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Tuesday, April 13, 2010

My pets are my children - how can I look after them in my Will?

I notice that often when clients want to talk about looking after their pets in their Wills, they start off by saying, "I know this sounds kind of silly but I want to do something in my Will about my pet." I don't think it's silly at all, since those of us with pets feel true affection for them as well as a responsibility to ensure they will not be abandoned should we pass away. This kind of request is very common.

Generally a pet owner's foremost concern is finding a good home for the animal. The second concern is making sure there is enough money to look after the animal, particularly if it is a large animal like a horse.

There are two general approaches to this situation. Both involve choosing a person you trust and providing that person with some money to look after the pet.

In the most common scenario, you would, in your Will, give your pet to a specific person. You would also give that person a sum of money if they receive your pet. If the pet dies before you do, or the person refuses to take the animal, then the person does not get the money. You would leave instructions that the money is to be used for veterinary bills, food, shots, shelter etc. Many pet owners like to include an instruction that the animal not be euthanized unless medically necessary.

The sum of money does not increase if the animal lives longer. It is a one-time payment. The person who receives the money doesn't have to account to anyone for how the money is spent.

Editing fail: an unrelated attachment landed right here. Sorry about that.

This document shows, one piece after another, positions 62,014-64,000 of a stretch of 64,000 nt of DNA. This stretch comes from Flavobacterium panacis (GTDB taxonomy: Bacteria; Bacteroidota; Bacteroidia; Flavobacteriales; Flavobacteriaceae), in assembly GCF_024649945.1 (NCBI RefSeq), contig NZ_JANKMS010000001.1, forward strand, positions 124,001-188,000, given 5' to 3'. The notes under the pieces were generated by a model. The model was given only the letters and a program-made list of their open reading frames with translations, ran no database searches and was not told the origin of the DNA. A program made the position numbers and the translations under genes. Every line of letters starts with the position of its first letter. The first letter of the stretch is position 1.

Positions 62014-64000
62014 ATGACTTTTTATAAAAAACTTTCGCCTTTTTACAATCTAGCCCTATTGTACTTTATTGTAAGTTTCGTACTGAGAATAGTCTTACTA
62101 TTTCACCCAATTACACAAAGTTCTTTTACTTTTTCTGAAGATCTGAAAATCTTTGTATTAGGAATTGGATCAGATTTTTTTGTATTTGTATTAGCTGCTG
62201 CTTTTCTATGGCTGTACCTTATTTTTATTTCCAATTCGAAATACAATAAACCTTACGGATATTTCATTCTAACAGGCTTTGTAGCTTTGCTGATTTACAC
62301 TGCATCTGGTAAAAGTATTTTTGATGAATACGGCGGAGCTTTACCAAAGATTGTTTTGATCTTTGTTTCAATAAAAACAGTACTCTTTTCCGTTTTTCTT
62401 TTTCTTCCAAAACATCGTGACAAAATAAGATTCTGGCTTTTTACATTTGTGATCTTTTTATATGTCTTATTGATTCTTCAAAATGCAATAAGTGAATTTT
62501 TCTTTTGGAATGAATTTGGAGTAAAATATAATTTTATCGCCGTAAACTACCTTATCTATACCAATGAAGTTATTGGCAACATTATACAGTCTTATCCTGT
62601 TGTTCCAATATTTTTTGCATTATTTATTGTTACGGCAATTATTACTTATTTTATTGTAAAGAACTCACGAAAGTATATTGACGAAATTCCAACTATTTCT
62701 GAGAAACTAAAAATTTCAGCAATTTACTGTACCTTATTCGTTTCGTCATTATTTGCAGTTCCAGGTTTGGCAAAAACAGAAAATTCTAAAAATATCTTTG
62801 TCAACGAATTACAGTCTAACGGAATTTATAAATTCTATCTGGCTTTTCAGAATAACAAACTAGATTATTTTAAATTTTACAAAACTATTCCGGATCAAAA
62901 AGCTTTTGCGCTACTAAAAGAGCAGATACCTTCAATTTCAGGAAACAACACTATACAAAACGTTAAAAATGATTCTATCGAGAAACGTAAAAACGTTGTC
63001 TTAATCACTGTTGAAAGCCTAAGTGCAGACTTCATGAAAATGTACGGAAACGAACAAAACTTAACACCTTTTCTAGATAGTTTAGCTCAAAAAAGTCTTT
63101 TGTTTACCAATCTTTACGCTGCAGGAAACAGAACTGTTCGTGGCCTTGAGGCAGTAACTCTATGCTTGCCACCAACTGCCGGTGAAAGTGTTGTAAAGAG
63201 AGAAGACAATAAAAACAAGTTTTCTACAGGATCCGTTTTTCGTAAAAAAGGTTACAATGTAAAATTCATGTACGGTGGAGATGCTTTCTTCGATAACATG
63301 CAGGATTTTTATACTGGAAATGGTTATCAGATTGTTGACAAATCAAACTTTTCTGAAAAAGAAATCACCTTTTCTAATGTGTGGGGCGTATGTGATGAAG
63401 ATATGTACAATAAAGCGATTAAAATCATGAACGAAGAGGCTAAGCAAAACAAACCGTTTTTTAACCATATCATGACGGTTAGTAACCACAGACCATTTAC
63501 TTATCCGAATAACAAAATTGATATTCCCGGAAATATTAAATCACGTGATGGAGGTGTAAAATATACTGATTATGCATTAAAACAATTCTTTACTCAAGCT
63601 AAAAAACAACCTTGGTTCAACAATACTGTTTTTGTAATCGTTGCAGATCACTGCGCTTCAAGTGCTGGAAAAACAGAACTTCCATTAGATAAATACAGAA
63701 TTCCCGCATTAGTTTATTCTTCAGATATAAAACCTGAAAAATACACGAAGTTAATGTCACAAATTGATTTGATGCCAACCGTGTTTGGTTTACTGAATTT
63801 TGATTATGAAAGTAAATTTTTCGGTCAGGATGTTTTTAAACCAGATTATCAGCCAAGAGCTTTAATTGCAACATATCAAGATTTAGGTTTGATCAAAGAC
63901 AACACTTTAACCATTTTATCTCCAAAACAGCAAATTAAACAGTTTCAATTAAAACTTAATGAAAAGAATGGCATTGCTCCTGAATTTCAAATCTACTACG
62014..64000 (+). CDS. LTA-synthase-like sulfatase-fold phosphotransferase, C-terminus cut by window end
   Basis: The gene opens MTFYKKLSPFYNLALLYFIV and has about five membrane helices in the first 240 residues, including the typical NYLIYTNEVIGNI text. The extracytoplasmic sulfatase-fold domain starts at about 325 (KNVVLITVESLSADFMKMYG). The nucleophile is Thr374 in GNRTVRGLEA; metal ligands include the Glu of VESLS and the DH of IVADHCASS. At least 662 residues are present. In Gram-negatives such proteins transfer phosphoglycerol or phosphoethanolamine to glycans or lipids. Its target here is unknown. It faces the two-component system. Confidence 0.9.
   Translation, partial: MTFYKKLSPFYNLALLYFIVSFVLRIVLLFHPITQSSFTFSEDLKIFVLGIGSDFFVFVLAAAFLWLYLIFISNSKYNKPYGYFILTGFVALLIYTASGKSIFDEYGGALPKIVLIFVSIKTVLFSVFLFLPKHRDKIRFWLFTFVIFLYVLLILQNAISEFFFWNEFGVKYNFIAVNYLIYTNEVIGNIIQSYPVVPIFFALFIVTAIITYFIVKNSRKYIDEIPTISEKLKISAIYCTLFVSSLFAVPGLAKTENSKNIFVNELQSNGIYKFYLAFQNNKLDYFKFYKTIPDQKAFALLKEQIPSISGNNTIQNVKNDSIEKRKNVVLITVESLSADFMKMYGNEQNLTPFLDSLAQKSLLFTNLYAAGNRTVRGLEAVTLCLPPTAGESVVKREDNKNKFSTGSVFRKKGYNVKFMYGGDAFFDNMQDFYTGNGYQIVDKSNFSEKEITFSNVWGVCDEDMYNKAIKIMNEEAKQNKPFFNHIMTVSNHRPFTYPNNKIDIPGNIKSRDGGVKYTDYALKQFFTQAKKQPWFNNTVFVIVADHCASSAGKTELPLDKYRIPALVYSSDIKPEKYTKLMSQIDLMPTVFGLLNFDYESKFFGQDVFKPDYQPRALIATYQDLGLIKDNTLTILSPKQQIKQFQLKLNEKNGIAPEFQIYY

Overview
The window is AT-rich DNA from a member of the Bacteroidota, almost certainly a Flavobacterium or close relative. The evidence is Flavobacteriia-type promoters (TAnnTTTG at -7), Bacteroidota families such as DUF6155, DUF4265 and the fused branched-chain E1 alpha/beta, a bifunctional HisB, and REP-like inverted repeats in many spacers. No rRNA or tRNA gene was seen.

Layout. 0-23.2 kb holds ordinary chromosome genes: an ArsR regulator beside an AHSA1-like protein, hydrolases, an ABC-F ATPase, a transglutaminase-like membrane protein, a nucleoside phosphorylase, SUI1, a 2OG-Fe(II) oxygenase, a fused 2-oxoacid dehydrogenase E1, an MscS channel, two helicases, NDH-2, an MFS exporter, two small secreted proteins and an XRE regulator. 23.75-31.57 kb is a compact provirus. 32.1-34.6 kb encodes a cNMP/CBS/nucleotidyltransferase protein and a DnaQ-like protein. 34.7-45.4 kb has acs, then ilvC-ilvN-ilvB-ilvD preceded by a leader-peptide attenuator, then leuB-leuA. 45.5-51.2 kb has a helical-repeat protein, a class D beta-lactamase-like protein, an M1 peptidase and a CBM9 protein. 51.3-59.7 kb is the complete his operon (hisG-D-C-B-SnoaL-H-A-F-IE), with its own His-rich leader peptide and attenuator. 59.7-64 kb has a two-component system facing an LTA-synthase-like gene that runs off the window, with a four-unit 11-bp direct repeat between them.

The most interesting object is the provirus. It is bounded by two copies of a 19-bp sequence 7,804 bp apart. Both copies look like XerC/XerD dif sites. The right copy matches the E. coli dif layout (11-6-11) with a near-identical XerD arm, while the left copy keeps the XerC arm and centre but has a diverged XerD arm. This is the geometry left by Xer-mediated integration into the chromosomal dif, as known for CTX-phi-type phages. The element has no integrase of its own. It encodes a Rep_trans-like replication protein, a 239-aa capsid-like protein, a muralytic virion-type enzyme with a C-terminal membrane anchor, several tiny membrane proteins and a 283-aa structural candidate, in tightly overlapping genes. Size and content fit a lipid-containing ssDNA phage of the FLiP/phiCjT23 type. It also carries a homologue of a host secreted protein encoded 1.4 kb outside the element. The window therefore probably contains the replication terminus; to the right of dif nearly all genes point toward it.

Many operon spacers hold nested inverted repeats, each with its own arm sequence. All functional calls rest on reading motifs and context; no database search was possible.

The second approach involves giving the pet to a trusted person in the Will, and then setting up a trust. The trust would not take effect until you have passed away as it is created by your Will. Note that this does not mean that you set up a trust for a pet, because that is not legally possible in Canada. You are setting up what is known as a purpose trust. This means it is a trust set up for a specific purpose, i.e. looking after your pet.

When you set up a trust, the money you have specified is not given directly in a lump sum to the person who receives your pet. It is held in a trust by your executor and money is given out to the person who receives your pet on an as-needed basis. Normally the trust would be in place for the lifetime of the animal. When the animal passes away, any money left over would be paid to a beneficairy. Many pet owners will name an animal shelter as the beneficiary.

One of the main reasons that purpose trusts for pets are not used very often is that the sum of money set aside is not usually very large. There are costs associated with setting up and maintaining trusts, which might quickly deplete a small sum of money.

If you have a pet - or several - that you want to look after in the event of your death, talk to your estate planning lawyer to see which solution might be right for you.